• mode : Can be NEW or UPDATE. It’s pretty self explanatory, just don’t forget to modify it before pushing to avoid duplicates.
  • id : Keep it blank with the NEW mode. If you UPDATE a script, put the id of the script.

The next fields are used to fill the Jamf console.

  • name : The name of the script.
    • General > Display Name
  • info : Useful informations about the script, like the usage, date of creation…
    • General > Informations
  • notes : Here, the script will put the commit link generated automatically.
    • General > Notes
  • priority : Can be AFTER or BEFORE.
    • Options > Priority
  • categoryId : The category id where the script belongs.
    • Not displayed in console, used only by the script.
  • categoryName : The category name where the script belongs.
    • General > Category
  • parameterX : The labels to display for each parameter
    • Options > Parameters labels
  • osRequirements : The minimum OS version to run the script
    • Limitations > Operating System Requirement
  • scriptContents : The script you want to push in the console.
    • Script > Script contents

deploy.sh

This is the core of the deployment tool. It will parse the config.json, and push the appropriate values in Jamf console using API.

#!/bin/bash

# server connection information
URL=$JAMF_URL
username=$JAMF_USER
password=$JAMF_PASSWORD

# created base64-encoded credentials
encodedCredentials=$( printf "${username}:${password}" | /usr/bin/iconv -t ISO-8859-1 | /usr/bin/base64 -i - )

# generate an auth token
authToken=$( /usr/bin/curl "$URL/api/auth/tokens" \
--silent \
--request POST \
--header "Authorization: Basic $encodedCredentials" )

# parse authToken for token, omit expiration
token=$( awk -F \" '{ print $4 }' <<< "$authToken" | xargs )

# set config
FILENAME=$(basename ./script/*.sh)
CONTENTS=$(cat ./script/$FILENAME | sed -e 's/"/\\"/g' | gsed -z 's/\n/\\n/g' )
conf_info=$(cat ./script/config.json | jq .info | sed -e 's/^"//' -e 's/"$//' )

#conf_notes=$(cat ./script/config.json | jq .notes | sed -e 's/^"//' -e 's/"$//' )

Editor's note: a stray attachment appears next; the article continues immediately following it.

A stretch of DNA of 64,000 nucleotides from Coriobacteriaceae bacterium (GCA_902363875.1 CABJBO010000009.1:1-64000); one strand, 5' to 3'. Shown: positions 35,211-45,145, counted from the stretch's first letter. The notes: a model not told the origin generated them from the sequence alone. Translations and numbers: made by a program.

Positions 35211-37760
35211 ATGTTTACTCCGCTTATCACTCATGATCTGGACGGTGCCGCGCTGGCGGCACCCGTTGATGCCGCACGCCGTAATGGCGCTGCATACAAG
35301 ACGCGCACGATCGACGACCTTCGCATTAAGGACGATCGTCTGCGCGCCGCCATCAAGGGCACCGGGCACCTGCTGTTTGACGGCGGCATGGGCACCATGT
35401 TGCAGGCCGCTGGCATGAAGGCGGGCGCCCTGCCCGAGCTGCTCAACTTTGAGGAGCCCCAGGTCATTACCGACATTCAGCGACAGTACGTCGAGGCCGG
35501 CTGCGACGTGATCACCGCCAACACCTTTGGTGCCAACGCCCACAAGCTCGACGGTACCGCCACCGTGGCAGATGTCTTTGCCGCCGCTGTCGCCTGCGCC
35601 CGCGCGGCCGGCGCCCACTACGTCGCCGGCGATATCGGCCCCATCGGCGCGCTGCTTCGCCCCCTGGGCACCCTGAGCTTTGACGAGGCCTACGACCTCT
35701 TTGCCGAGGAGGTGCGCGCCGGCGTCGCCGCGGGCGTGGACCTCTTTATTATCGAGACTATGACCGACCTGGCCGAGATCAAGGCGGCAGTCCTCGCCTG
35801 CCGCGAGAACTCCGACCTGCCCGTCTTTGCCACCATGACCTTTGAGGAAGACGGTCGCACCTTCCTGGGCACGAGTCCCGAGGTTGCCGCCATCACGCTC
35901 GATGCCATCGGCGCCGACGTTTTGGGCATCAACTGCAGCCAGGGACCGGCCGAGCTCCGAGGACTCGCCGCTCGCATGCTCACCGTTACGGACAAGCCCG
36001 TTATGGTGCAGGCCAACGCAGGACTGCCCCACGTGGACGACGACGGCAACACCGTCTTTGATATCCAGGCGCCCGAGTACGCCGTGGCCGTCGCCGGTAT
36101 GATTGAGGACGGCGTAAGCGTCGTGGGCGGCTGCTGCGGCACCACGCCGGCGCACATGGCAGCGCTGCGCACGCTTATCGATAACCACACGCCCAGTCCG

conf_notes="${GITHUB_SERVER_URL}/${GITHUB_REPOSITORY}/commit/${GITHUB_SHA} \n- GitHub Actions Run Number: #${GITHUB_RUN_NUMBER}"
conf_priority=$(cat ./script/config.json | jq .priority | sed -e 's/^"//' -e 's/"$//' )
conf_categoryId=$(cat ./script/config.json | jq .categoryId | sed -e 's/^"//' -e 's/"$//' )
conf_categoryName=$(cat ./script/config.json | jq .categoryName | sed -e 's/^"//' -e 's/"$//' )
conf_param4=$(cat ./script/config.json | jq .parameter4 | sed -e 's/^"//' -e 's/"$//' )
conf_param5=$(cat ./script/config.json | jq .parameter5 | sed -e 's/^"//' -e 's/"$//' )
conf_param6=$(cat ./script/config.json | jq .parameter6 | sed -e 's/^"//' -e 's/"$//' )
conf_param7=$(cat ./script/config.json | jq .parameter7 | sed -e 's/^"//' -e 's/"$//' )
conf_param8=$(cat ./script/config.json | jq .parameter8 | sed -e 's/^"//' -e 's/"$//' )
conf_param9=$(cat ./script/config.json | jq .parameter9 | sed -e 's/^"//' -e 's/"$//' )
conf_param10=$(cat ./script/config.json | jq .parameter10 | sed -e 's/^"//' -e 's/"$//' )
conf_param11=$(cat ./script/config.json | jq .parameter11 | sed -e 's/^"//' -e 's/"$//' )
conf_osRequirements=$(cat ./script/config.json | jq .osRequirements | sed -e 's/^"//' -e 's/"$//' )

# create json data
jsonData=$(cat <<EOS
{
  "name": "${FILENAME}",
  "info": "${conf_info}",
  "notes": "${conf_notes}",
  "priority": "${conf_priority}",
  "categoryId": "${conf_categoryId}",
  "categoryName": "${conf_categoryName}",
  "parameter4": "${conf_param4}",
  "parameter5": "${conf_param5}",
  "parameter6": "${conf_param6}",
  "parameter7": "${conf_param7}",